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For half thy wealth, it is Anthonio's
Por. Ay, for the state ; not for Anthonio.
Shy. Nay, take my life and all: pardon not that.
do take the means whereby I live. Por. What mercy can you render him, Anthonio ? Gra. A halter gratis ; nothing else, for God's fake.
Ant. So please iny lord the Duke, (29) and all the Court, To quit the fine for one half of his goods, I am content; so he will let me have The other half in use, to render it Upon his death unto the gentleman, That lately stole his daughter, Two things provided more, that for this favour He presently become a christian ; The other, that he do record a gift Here in the Court, of all he dies poffess’d, Unto his son Lorenzo and his daughter.
Duke. He shall do this, or else I do recant The pardon that I late pronounced here.
Por. Art thou contented, Jew? what dost thou say?
(24) Soflease my lord the Duke,] The terms, which Anthonio prefcribes to be comply'd with by the Jer, have been reckon'd intricate corrupt;
and a different regulation has been advis'd: But, if I am not mistaken, they are to be thus understood. The Jew had forfeited his whole fubftance; one moiety thereof to go to the state, and the other to the defendant. Anthonio proposes, that the state should be content with fining him only that moiety, which was confiscated to them; that, as to the other, which Anibonio equally might claim to himself; he only desires to hold the beneft, paying intereft for it to the Fer during his life: and, upon the Jeru's demise, to have it immediately vested in his son and daughter. Nor does Antbonio propose any thing mean and ungenerous in this; he quits that right and property, which the law gave him, in the Jew's substance; and (with regard to his own great losses, ) is content to stand only as a borrower of it, upon the general foot of paying interest: nor are the son and daughter robb’d in this; fince, letting aside Antbonio's claim by The Few's forfeiture, their pretenfions could not take place, till the Jew's death: and he takes care, their reversionary right in it fould be recur’d by the Jew's recording a deed of gift to that purpose.
Shy, I am content.
Sby. I pray you give me leave to go from hence;
Duke. Get thee gone, but do it.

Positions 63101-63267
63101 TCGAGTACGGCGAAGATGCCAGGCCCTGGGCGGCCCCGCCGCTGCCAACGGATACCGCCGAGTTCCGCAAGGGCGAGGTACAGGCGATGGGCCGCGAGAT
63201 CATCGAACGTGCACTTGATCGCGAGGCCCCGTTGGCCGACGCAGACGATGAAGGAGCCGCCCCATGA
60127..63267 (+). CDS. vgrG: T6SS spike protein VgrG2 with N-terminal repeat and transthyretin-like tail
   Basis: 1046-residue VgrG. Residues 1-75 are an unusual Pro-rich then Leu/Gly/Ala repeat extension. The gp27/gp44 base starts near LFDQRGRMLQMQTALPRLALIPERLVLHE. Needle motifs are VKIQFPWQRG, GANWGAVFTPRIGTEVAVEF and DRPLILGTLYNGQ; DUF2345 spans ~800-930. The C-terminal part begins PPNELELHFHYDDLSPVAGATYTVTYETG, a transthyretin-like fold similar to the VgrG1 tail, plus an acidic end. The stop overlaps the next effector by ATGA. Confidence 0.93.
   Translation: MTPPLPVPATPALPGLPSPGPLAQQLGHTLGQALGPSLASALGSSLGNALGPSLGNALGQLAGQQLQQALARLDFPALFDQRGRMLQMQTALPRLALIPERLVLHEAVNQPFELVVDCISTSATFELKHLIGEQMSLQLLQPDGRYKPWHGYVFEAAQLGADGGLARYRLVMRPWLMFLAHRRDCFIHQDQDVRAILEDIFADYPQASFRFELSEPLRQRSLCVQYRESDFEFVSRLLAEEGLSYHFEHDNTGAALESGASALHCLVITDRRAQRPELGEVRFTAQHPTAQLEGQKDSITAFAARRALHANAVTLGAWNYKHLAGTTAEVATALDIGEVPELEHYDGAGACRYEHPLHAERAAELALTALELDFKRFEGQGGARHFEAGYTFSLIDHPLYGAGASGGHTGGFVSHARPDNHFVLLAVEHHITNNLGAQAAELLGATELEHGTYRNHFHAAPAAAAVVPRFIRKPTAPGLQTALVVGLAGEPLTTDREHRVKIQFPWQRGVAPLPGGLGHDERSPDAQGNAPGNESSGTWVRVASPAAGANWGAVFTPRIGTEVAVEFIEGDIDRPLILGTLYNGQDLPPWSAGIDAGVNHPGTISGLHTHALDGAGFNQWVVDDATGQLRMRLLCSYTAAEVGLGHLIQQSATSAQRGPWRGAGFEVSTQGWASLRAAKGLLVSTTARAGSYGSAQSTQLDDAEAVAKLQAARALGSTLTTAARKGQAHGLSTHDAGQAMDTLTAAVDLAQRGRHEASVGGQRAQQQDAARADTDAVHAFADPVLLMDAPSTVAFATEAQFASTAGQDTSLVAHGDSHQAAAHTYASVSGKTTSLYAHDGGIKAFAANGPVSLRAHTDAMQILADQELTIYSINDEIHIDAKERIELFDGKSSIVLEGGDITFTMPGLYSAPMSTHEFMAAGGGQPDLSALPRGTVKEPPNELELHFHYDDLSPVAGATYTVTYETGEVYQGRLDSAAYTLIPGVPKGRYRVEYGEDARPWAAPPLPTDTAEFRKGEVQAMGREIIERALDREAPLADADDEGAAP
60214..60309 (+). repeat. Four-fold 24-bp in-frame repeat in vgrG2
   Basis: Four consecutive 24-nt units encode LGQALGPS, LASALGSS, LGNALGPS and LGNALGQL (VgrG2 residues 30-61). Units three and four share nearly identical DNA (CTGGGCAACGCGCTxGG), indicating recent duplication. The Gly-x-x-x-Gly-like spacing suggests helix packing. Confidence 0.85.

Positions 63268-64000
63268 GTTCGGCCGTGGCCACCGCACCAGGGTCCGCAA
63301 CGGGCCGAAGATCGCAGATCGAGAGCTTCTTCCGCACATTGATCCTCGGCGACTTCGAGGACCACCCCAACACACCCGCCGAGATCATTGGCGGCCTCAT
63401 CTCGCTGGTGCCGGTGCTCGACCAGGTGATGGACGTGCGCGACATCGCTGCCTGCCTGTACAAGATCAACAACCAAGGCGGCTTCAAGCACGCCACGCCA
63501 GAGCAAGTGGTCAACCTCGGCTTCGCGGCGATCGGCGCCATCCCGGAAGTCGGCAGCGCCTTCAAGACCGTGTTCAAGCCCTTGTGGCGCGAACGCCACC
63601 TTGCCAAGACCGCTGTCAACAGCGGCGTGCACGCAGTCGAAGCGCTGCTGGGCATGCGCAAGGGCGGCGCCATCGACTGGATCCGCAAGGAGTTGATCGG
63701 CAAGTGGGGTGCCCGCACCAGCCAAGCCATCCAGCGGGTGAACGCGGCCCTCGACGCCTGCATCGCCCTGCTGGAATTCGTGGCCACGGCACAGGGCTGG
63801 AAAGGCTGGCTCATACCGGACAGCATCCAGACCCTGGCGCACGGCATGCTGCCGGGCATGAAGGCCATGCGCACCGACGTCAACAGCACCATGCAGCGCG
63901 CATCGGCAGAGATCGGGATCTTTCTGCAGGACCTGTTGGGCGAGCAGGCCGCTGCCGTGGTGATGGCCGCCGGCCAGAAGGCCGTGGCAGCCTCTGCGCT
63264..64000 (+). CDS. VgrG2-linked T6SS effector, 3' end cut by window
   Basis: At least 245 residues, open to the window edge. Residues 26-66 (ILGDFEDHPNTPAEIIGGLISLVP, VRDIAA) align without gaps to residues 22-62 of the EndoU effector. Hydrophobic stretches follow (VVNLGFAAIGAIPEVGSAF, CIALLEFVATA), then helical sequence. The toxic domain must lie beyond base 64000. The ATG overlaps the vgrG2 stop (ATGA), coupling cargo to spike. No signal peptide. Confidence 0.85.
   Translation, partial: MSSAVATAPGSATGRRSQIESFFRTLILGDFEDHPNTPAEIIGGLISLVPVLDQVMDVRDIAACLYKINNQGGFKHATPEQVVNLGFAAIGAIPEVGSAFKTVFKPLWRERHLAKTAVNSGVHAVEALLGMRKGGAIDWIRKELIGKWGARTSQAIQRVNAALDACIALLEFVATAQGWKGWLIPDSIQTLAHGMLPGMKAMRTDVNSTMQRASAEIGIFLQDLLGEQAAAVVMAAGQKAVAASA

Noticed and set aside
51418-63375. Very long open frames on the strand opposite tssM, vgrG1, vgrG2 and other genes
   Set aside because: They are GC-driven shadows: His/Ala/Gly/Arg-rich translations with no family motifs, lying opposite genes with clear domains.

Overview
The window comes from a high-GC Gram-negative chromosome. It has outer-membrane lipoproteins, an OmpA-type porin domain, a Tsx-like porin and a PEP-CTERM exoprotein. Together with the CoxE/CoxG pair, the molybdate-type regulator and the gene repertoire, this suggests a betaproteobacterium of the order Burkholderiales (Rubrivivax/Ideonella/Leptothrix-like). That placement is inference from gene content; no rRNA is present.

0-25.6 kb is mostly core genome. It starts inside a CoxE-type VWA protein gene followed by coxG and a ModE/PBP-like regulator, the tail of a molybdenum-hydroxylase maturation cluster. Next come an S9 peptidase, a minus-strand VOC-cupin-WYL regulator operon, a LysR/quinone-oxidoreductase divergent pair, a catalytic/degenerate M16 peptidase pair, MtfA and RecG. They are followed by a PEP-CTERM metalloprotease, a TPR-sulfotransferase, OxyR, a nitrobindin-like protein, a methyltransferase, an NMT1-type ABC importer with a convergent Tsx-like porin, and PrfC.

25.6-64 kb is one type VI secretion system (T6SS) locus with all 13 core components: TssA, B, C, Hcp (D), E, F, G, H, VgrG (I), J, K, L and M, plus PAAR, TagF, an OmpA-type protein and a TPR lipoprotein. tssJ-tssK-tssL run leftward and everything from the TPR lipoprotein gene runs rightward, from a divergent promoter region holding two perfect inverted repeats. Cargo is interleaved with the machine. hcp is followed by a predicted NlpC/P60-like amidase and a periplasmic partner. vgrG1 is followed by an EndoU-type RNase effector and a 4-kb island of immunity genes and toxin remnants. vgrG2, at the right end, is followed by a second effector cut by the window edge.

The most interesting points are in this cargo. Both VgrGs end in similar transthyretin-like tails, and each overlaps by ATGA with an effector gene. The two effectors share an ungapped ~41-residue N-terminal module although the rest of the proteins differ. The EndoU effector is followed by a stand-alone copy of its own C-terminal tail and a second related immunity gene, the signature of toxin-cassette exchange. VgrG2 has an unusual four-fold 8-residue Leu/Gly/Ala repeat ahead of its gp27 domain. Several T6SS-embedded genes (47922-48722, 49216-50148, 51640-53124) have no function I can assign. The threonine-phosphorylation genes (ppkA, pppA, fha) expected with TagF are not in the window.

Gra. In chrift'ning thou shalt have two godfathers. Had I been judge, thou should'It have had ten more, (30) To bring thee to the gallows, not the font.
[Exit Shylock. Duke. Sir, I intreat you home with me to dinner.
Por. I humbly do desire your Grace of pardon;
Duke. I'm sorry, that your leisure serves you not.
[Exit Duke and his train. (301-ben ficuld'f bave bad ten more,] i. e. a jury of twelve men, to condemn thee to be hang d. So, in Measure for Measuri,
I not deny,
That justice seizes on. The scenes of these two plays are respectively laid in Venice and Vien. na; and yet 'tis observable, in both the poet alludes to the custom of sentencing by Furies, as in England This is not to be imputed to him as ignorance: The licence of the stage has allow'd ir, not only at home; but likewise the tragic and comic poets of antiquity indulg'd themselves in transplanting their own customs to other nations. Æschylus, for instance, in his Choepbera, makes Elektra, who is in Argos, talk of the customs us’d in purifications, and prescrib'd by law, as the scholiaft observes, at Attens. Τ8το προς το παρ' Αθηναίοις 29G-. προς Tov 'Adamou yógov. Suphocles, in his Laocoon, the scenary of which is laidin Troy, talks of erecting altars, and burning incense before their doors, as was practis'd on joyful occasions at Arberis : therein trantplanting the Athenian manners, as Harpocratias' has noted, to Troy. Μετάγων τα 'Αθηναίων ήθη εις Τροίαν. And so Aristophanes, in his Frogs, when the scene is in the infernal regions, makes Æacus talk of an cdićt pass d in hell for granting artists a subhítance out of the piye
In this, says the scholiast, a cullom is transferr'd to the Jouer regions, which was establish'd in Athens. Taīta fetaţiesa Arò tais sy 'Azlixñ i9ov, ti; rà xaços. A number of instances more, of ibis furt,' might be amass'd from the antiene Stage-writers.
Baf: Moft worthy gentleman! I and my friend
Ant. And stand indebted, over and above,
Por. He is well paid that is well satisfy'd ;
Bal Dear Sir, of force I must attempt you further.
Por. You press me far, and therefore I will yield.
you in love shall not deny me this.
Per. I will have nothing else but only this, And
now, methinks, I have a mind to it.
Por. I fee, Sir, you are liberal in offers ;
, Good Sir, this ring was giv'n me by my wife. And, when she put it on, The made me vow, That I should neither sell, nor give, nor lose it.
Por. That 'scule ferves many men to save their gifts 3 And if your wife be not a mad woman, And know how well I have deserv'd the ring, She wou'd not hold out enmity for ever,
For [Exit with Nerifta.
For giving it to me. Well, peace be with you!
Ant. My lord Bafanio, let him have the ring.
Bal. Go, Gratiano, run and overtake him,
Re-enter Portia and Neriffa.
Por. That cannot be.
Ner. Sir, I would speak with you.
Por. Thou may'ft, I warrant. We shall have old swearing,
Ner. Come, good Sir, will you lew me to this house!
SCE N E, Belmont. A Grove, or green
place before Portia’s House.
Enter Lorenzo and Jeffica.
Jes. In such a night,
Lor. In such a night,
sea-banks, and wav'd her love To come again to Carthage.
Jef. In such a night,
Lor. In such a night,
Lorenzo swear, he lov'd her well;
Lor. And in such a night,